reason therefore being that with a pure binary code a transition from one line to the next entails a simultaneous change of marks in a plurality of tracks. As a result, two photoelectric receivers must be provided for every track except the first. An electronic evaluation means connected to the receivers then decides automatically which one of the receivers has provided the proper signal; the electronic evaluation means being controlled by signals of the previous track via appropriate junction stages. Subdivision and encoding of a length or angle interval into 2n fractions thus requires n tracks with 2n-l photoelectric receivers. Additionally, a rather complicated computer is required if the evaluation of the signals calls for an indication of these signals in decimal form.
It is another disadvantage of the known coded measuring system that the code graduation requires a plurality of code tracks to which an appropriate number of photoelectric receivers must be assigned. Moreover, the master graduation for each code track is subject to a particular working process since different tracks have different graduation intervals, and further, special care must be taken to properly align the different tracks relative to one another. This, however, requires additional efforts andbecomes more and more difficult with increasing fineness of the graduation.
It is, therefore, the object of the invention to provide a new apparatus for measuring lengths and angles using photoelectric sensing methods and coding and still employing graduations which are simple in design and easy to manufacture.
It is another object of the invention to provide a measuring apparatus indicating the result of the measurement in digit form and overcoming the above mentioned disadvantage of the prior art devices. The new apparatus is designed to guarantee proper sensing of the graduation even if some marks thereof cannot be used for sensing on account of dirt accumulation or damages.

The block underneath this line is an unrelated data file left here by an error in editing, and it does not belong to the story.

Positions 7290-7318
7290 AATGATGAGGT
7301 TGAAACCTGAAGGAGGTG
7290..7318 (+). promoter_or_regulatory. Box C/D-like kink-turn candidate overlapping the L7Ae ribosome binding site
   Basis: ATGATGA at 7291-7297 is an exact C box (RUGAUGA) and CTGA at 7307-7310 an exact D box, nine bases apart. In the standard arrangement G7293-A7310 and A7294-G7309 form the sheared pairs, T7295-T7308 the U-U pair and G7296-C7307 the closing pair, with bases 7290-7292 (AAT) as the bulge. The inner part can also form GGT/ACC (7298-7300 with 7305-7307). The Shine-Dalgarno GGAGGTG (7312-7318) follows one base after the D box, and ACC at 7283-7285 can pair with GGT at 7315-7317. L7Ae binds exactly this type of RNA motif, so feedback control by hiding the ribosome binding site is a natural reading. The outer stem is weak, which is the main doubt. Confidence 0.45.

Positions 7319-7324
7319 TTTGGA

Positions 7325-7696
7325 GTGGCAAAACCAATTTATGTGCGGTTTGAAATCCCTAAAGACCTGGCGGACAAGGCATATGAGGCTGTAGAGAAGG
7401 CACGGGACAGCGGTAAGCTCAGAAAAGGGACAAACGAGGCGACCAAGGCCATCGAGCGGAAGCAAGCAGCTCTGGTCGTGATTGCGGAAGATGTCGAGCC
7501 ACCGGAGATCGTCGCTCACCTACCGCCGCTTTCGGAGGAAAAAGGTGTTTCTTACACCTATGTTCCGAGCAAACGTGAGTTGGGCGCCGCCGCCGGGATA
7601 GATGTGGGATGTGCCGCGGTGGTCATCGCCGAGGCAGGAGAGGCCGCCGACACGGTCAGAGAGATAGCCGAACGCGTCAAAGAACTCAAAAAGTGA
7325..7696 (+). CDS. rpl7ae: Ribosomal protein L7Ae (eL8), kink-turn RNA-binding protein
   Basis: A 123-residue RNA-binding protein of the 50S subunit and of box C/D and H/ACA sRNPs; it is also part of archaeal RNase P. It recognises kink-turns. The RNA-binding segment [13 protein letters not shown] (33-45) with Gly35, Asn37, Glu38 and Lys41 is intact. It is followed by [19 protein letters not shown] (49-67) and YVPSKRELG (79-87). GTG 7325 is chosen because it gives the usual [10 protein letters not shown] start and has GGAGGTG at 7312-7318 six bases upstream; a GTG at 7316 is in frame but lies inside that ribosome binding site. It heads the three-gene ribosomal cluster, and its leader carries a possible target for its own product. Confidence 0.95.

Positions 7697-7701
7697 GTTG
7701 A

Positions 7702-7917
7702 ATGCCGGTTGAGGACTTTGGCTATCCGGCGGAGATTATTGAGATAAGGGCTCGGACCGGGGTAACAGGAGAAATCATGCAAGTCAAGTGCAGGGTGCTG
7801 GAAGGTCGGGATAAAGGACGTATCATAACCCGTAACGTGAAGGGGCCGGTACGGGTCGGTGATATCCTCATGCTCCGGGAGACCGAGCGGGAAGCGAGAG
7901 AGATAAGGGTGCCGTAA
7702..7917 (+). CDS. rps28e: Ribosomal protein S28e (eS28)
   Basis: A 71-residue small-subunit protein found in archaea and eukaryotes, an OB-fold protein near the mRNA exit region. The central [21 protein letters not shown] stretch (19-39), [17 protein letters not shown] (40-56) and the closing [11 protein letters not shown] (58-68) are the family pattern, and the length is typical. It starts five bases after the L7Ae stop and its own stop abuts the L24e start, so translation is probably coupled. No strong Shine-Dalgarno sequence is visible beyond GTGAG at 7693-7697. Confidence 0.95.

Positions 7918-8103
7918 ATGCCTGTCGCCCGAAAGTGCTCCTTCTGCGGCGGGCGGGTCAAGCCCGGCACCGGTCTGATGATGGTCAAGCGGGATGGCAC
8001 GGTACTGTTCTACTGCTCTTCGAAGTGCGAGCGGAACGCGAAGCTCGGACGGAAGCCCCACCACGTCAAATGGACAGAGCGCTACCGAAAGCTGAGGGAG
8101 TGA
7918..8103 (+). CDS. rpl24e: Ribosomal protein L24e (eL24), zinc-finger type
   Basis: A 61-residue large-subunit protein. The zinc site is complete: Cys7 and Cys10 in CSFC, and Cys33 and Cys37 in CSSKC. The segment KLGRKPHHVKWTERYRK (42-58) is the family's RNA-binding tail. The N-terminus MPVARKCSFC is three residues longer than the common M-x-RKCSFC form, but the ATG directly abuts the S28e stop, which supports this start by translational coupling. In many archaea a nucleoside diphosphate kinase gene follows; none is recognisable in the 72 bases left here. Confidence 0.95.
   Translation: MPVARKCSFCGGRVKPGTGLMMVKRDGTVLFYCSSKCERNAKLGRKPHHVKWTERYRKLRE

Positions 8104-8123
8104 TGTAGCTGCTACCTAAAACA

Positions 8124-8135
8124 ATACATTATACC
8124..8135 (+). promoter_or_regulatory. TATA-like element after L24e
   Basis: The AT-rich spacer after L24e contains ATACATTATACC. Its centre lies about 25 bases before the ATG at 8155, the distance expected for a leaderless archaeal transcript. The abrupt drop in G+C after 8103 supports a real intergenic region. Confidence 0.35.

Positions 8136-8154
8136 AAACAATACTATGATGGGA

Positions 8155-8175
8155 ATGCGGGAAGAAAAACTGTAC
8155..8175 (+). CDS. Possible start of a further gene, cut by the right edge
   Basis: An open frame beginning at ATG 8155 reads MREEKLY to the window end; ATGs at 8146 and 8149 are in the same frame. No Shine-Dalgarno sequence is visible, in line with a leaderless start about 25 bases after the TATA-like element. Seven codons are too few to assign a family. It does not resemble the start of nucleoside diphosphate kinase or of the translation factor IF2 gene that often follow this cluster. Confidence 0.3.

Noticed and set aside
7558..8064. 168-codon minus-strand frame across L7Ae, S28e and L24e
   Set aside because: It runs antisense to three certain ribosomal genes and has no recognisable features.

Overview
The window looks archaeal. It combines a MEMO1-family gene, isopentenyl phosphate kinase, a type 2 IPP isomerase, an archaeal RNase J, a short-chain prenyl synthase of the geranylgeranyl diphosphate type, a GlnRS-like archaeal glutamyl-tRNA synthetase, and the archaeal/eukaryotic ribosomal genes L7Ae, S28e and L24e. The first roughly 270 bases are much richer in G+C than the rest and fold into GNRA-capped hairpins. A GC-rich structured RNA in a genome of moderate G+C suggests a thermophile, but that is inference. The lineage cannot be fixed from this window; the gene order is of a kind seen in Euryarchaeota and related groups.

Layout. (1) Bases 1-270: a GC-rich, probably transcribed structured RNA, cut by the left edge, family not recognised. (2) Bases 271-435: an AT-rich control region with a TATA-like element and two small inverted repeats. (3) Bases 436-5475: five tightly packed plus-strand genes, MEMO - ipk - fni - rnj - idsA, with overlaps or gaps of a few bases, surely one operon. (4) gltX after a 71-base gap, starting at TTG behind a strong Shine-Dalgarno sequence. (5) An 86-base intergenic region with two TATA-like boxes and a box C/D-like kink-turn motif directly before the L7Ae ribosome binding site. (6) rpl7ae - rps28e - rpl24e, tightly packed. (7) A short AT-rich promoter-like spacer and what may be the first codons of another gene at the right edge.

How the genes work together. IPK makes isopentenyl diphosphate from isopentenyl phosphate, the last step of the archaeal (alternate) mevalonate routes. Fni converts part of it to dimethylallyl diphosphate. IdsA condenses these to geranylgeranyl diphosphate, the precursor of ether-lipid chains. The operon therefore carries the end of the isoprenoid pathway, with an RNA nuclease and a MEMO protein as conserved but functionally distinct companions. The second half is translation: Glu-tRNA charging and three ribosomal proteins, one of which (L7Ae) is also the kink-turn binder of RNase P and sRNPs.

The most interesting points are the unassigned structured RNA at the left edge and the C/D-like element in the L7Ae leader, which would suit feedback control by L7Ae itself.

SUMMARY OF THE INVENTION The above-stated objects are attained by providing an apparatus comprising two graduation carriers movable relative to one another, means for illuminating one of the'graduation carriers and thereby projecting an image of the illuminated carrier on the other carrier, one carrier being connectable to the object, and the other carrier being connectable to a reference body, photoelectric means for sensing the graduation carriers, and electronic evaluation means for processing the signals from the photoelectric means so as to provide output signals usable for digital indication or for control purposes, a first of the two graduation carriers having linear graduations comprising transparent or reflective striplike marks, the ratio of the graduation interval to the mark width corresponding in the direction of the relative movement, to the desired number of interval fractions per graduation interval, and the second graduation carrier having one of a plurali ty of sensing fields the number of which is less than the desired number of interval fractions and which together form a combination of image patterns, each of these sensing fields having a plurality of striplike, light-permeable and light-impermeable portions of its surface area which are parallel with the marks of the first graduation carrier and which are unequal inter sein such a way that, upon relative movement of the graduation carriers over a distance corresponding to a graduation interval, combinations of image patterns are produced which correspond in number to the desired number of interval fractions per graduation interval.